MicroDose Therapeutx and Moerae Matrix inked a collaboration agreement to develop an inhaled dry powder formulation of the latter’s lead MAPKAP kinase 2 (MK2) inhibitor MMI-0100, which has completed preclinical development for the treatment of idiopathic pulmonary fibrosis. Under terms of the collaboration MicroDose will develop and supply a pulmonary drug delivery system using its inhaler technology, which will be suitable for chronic administration.
“MicroDose’s piezo-driven dry powder inhaler platform is the optimal technology for delivering our fist-in-class peptide therapeutic for treatment of IPF,” comments Cynthia Lander, Ph.D., Moerae’s chairman and CEO.
Biopharmaceutical firm Moerae is commercializing technology licensed from Purdue University to develop antifibrotic peptide therapeutics that target MK2. MMI-0100 is the firm’s first development candidate, now poised to start in clinical development for acute fibrotic indications. Development of the drug is being funded in part by the National Heart, Lung and Blood Institute under the Science Moving Towards Research Translation and Therapy (SMARTT) program. Moerae says it is looking for partners with the development and commercial expertise to progress MMI-0100 development programs in IPF and intimal hyperplasia.
The target MK2 is a key terminal kinase in the TGF-β/p38 signaling pathway, and Moerae maintains that by targeting a terminal kinase, MMI-0100 could exhibit greater specificity of action and lower off-target toxicity than antifibrotic drugs that impact on upstream TGF-β/p38 targets. In addition, the firm claims, while studies in the bleomycin mouse model of pulmonary fibrosis show that other agents demonstrate antifibrotic activity only when dosed prophylactically, MMI-011 demonstrates therapeutic effects by reducing collagen deposition even when first dosed days after the onset of fibrosis.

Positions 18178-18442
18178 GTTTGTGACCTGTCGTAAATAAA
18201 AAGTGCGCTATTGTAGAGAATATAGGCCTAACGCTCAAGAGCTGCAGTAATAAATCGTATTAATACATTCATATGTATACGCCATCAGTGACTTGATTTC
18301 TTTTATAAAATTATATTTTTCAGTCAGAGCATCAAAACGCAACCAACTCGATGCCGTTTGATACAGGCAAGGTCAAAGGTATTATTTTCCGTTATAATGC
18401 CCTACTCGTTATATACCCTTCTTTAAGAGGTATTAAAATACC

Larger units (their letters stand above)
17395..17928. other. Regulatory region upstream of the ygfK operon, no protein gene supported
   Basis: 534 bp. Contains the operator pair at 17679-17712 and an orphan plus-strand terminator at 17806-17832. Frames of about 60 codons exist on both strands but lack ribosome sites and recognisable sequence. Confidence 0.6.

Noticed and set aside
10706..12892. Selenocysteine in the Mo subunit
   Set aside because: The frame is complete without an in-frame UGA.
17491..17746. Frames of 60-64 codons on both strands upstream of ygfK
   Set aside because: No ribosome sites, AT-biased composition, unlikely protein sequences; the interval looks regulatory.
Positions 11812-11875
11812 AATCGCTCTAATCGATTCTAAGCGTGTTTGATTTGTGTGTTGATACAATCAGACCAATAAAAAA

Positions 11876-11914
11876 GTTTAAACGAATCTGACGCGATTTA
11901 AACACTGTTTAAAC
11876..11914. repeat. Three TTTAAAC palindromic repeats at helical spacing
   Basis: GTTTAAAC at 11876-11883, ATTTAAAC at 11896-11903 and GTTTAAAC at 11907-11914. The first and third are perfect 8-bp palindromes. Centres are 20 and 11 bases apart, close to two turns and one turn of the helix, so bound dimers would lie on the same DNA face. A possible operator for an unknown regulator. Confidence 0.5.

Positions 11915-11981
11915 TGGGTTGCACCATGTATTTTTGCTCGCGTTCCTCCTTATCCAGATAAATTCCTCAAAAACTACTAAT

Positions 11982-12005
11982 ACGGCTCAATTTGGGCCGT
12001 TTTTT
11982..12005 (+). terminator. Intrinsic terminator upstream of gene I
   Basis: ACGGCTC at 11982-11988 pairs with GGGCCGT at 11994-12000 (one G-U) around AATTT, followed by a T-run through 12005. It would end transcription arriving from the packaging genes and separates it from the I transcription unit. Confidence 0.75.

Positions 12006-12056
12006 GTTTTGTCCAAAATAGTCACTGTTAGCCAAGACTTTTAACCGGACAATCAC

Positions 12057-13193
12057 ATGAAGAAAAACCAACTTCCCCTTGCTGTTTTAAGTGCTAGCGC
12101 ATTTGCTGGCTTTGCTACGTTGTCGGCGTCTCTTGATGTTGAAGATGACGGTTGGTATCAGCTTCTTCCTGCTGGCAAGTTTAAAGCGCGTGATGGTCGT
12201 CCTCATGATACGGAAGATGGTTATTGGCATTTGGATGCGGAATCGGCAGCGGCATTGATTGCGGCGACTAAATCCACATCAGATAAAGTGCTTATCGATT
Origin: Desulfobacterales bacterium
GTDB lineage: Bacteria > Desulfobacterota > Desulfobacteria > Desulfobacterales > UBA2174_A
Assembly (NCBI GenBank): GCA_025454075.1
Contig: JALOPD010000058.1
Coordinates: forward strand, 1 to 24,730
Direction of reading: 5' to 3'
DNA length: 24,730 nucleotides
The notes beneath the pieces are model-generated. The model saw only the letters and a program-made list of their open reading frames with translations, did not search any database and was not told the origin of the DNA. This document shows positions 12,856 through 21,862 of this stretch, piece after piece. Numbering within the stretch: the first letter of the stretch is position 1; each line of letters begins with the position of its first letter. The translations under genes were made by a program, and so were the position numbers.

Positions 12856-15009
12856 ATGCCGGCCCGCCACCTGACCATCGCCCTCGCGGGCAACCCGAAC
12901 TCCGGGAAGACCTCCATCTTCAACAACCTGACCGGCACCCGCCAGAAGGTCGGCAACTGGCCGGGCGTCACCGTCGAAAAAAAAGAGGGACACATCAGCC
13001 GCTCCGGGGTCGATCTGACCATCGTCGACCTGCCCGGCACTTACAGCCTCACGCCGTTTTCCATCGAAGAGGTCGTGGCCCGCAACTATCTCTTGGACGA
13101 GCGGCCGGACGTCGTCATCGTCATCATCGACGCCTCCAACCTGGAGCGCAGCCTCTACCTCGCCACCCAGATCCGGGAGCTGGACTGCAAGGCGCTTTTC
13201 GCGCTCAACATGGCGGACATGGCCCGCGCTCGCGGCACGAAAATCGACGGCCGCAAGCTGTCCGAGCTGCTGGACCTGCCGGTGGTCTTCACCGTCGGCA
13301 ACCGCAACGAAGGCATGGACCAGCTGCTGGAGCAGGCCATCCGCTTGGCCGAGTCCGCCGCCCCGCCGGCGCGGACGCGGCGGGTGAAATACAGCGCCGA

MicroDose is developing an in-house and partnered pipeline of drugs based on its solid oral dosage, inhaled and transdermal needle-free delivery platforms. The firm’s in-house pipeline includes a Phase I-stage inhalable small molecule anti-viral fusion inhibitor MDT-637 for the treatment of respiratory syncytial virus (RSV) and an inhaled atropine product that is also in Phase I development for biodefense applications as an antidote against nerve gas poisoning.
The RSV candidate was licensed to MicroDose by Viropharma in 2009 and is now in development in partnership with Gilead. Data from the second of two Phase I trials evaluating the drug were reported in April. MicroDose’s preclinical in-house projects include products against constipation, COPD, and autoimmune disorders.